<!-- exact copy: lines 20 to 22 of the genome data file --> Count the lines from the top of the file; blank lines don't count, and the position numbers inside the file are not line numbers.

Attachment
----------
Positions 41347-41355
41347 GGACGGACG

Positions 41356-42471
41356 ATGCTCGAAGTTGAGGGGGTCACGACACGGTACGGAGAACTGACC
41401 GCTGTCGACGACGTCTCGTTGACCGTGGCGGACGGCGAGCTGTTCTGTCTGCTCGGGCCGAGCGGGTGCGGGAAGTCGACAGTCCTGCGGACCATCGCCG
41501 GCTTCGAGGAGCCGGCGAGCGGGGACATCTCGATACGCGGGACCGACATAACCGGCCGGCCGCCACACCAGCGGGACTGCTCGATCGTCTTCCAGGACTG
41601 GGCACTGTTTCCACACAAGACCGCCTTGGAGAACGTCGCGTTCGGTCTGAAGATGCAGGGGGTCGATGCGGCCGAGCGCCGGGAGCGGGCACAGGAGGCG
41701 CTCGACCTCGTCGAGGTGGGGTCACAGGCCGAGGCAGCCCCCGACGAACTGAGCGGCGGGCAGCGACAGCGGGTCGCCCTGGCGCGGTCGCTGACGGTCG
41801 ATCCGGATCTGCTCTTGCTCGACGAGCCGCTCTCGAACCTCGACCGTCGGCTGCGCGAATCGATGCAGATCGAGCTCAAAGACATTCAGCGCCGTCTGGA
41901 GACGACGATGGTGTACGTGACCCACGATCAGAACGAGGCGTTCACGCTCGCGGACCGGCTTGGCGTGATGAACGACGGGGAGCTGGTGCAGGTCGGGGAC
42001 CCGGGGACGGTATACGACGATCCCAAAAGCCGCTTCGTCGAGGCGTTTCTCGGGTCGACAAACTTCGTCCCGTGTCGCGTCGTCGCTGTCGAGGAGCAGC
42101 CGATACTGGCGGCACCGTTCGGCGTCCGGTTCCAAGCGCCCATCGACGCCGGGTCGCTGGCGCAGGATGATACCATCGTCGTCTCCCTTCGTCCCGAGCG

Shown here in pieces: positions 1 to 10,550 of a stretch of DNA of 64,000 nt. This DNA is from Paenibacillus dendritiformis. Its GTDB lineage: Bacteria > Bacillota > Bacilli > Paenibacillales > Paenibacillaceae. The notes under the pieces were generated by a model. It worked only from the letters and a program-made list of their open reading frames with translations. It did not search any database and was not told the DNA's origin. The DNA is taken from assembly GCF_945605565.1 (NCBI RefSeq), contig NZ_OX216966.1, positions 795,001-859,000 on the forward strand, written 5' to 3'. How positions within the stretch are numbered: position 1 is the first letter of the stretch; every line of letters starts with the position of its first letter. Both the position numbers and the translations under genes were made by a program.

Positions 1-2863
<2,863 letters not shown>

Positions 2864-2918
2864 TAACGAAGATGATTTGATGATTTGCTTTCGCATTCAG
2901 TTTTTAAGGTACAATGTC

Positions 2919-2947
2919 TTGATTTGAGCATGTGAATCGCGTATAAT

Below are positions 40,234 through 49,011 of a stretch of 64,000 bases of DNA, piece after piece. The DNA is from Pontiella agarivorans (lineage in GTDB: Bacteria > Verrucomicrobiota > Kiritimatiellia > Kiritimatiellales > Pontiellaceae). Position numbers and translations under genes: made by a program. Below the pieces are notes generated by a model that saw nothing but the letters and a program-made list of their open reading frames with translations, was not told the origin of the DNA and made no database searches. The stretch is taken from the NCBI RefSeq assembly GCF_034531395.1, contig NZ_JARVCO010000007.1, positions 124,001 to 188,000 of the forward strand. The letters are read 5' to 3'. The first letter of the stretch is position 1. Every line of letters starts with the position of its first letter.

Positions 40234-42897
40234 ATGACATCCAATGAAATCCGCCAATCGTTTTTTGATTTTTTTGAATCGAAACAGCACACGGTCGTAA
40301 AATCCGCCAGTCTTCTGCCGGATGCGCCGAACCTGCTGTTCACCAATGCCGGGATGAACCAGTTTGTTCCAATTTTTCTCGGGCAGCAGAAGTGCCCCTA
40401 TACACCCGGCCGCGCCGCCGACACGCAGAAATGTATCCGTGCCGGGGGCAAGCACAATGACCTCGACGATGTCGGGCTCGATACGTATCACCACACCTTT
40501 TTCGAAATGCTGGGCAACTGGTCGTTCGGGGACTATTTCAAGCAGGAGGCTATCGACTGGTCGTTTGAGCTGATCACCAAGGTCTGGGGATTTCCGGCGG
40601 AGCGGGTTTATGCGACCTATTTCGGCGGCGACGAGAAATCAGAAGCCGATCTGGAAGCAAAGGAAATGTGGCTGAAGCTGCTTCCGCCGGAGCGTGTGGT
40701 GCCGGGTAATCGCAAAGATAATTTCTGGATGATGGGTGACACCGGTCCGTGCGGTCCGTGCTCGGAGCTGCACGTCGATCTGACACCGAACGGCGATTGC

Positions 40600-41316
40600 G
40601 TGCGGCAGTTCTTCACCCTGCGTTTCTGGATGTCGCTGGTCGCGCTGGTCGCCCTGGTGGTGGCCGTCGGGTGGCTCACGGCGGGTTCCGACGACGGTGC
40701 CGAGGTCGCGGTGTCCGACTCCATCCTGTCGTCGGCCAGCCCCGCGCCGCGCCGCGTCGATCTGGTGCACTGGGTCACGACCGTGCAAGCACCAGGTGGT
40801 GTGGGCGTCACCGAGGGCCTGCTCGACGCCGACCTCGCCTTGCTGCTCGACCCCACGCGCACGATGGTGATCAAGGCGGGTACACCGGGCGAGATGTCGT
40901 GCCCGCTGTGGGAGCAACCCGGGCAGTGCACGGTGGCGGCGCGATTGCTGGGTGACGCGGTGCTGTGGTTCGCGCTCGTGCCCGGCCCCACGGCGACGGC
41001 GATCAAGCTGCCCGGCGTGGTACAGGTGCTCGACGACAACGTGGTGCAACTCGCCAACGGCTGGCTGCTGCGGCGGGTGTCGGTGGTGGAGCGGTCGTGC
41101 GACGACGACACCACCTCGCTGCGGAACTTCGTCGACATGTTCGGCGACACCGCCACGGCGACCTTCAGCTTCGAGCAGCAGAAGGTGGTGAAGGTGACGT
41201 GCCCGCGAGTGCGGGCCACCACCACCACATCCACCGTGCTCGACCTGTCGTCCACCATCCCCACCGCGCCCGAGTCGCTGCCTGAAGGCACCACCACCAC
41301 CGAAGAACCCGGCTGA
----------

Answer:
2919 TTGATTTGAGCATGTGAATCGCGTATAAT

Below are positions 40,234 through 49,011 of a stretch of 64,000 bases of DNA, piece after piece. The DNA is from Pontiella agarivorans (lineage in GTDB: Bacteria > Verrucomicrobiota > Kiritimatiellia > Kiritimatiellales > Pontiellaceae). Position numbers and translations under genes: made by a program. Below the pieces are notes generated by a model that saw nothing but the letters and a program-made list of their open reading frames with translations, was not told the origin of the DNA and made no database searches. The stretch is taken from the NCBI RefSeq assembly GCF_034531395.1, contig NZ_JARVCO010000007.1, positions 124,001 to 188,000 of the forward strand. The letters are read 5' to 3'. The first letter of the stretch is position 1. Every line of letters starts with the position of its first letter.

Positions 40234-42897